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From Wikipedia, the free encyclopedia

Ruth Renick
Ruth Renick, stock actress (SAYRE 8227).jpg
Renick in 1923
Born
Ruth Griffin

September 23, 1893
DiedMay 7, 1984 (age 90)
OccupationActress

Ruth Renick (born Ruth Griffin;[1] September 23, 1893 - May 7, 1984)[2] was an American actress on stage and in films.

Early years

Born in Colorado, Texas,[2] Renick was the daughter of Mr. and Mrs. R. H. Griffin.[3] While she was a high school student in Phoenix, Arizona, she joined the Maitland Davis stock theater company, working with the troupe for four months.[4]

Career

In 1916, Renick joined the Redmond stock company, debuting on June 1 in San Jose in When Knighthood Was in Flower.[5] She later acted with the Wilkes stock company in Seattle.[3] With Wilkes, she was featured in ingenue roles.[6] After some time spent working in films, she went to the Fulton Theater in Oakland to be the leading lady in its productions.[4]

Renick ventured into films in 1919, when she signed with the Jesse D. Hampton company.[7] Her film debut came in Hawthorne of the U.S.A. (1919).[8] Soon after that, she was signed by Douglas Fairbanks and appeared with him in The Mollycoddle.[9]

Controversy over invitation to speak at church

Ruth Renick in 1921
Ruth Renick in 1921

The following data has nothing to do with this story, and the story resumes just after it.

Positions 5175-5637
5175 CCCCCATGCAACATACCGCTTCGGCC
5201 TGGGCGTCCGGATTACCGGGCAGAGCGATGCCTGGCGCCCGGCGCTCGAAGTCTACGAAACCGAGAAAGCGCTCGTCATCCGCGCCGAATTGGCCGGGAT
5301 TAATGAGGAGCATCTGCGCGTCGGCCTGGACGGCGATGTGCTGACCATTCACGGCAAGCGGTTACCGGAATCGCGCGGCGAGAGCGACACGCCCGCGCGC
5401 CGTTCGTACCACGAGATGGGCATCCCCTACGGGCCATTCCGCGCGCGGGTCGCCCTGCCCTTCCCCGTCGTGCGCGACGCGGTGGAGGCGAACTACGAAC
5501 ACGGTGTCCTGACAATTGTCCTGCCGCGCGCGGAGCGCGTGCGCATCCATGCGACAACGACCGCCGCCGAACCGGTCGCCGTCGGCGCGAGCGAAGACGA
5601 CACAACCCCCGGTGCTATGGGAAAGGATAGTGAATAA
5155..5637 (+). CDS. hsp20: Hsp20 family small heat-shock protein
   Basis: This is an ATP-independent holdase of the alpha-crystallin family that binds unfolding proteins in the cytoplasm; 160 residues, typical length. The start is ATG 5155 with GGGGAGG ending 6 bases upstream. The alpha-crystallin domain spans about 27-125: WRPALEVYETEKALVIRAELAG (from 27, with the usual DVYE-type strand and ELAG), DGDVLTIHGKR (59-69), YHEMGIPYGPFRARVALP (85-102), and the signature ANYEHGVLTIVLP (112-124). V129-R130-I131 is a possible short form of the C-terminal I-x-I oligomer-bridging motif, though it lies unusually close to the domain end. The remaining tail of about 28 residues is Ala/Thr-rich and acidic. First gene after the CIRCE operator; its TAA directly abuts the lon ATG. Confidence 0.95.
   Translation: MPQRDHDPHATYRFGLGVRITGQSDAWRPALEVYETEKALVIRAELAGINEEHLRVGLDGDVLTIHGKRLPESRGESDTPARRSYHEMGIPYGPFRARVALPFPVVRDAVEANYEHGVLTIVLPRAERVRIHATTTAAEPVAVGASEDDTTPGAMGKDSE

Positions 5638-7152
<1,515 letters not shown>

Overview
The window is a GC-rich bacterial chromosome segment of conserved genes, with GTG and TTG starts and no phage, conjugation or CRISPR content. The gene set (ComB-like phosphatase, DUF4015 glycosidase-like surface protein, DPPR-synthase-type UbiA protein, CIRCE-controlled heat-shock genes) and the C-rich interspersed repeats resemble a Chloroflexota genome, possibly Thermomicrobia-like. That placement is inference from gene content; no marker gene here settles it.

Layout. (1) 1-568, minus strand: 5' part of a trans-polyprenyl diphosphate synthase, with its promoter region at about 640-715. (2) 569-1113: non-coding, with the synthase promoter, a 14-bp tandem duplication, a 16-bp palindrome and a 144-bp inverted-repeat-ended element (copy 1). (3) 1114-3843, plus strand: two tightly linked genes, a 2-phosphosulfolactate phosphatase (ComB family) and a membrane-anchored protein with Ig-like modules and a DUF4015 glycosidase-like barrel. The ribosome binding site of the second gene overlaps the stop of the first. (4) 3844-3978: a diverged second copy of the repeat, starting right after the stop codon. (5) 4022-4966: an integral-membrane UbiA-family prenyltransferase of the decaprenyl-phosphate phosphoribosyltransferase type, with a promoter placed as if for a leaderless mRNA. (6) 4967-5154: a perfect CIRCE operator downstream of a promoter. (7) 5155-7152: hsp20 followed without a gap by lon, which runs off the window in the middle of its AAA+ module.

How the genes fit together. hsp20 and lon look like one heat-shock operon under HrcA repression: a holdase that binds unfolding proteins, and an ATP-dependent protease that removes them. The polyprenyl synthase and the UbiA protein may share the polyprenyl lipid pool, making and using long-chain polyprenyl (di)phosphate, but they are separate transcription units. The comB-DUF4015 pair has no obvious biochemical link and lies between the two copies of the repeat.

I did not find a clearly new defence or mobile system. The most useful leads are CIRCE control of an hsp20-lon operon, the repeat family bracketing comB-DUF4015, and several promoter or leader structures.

Renick found herself in a controversy in 1928 following the cancellation of an event in which she was to speak to the Men's Club of First Presbyterian Church in Berkeley, California. Renick was to talk about the film The King of Kings (1928) in the same meeting in which the dean of San Francisco Theological Seminary was to speak about what laymen could do for a church. However, on the morning of the scheduled meeting the speakers were notified that it had been canceled.[10] When pressed for an explanation, the church's pastor said that its governing body decided "not to have any member of the organized theatrical profession" speak to the church's members.[11] The cancellation resulted in front-page coverage in The San Francisco Examiner and the Oakland Tribune, with additional reporting inside each publication.[10][12] She was invited to speak the following week at the First Unitarian Church of Oakland but declined after she received a letter that contained a death threat.[13] About six weeks later, Renick spoke to a class at the First Congregational Church of San Francisco, discussing relationships between the church and the theater.[14]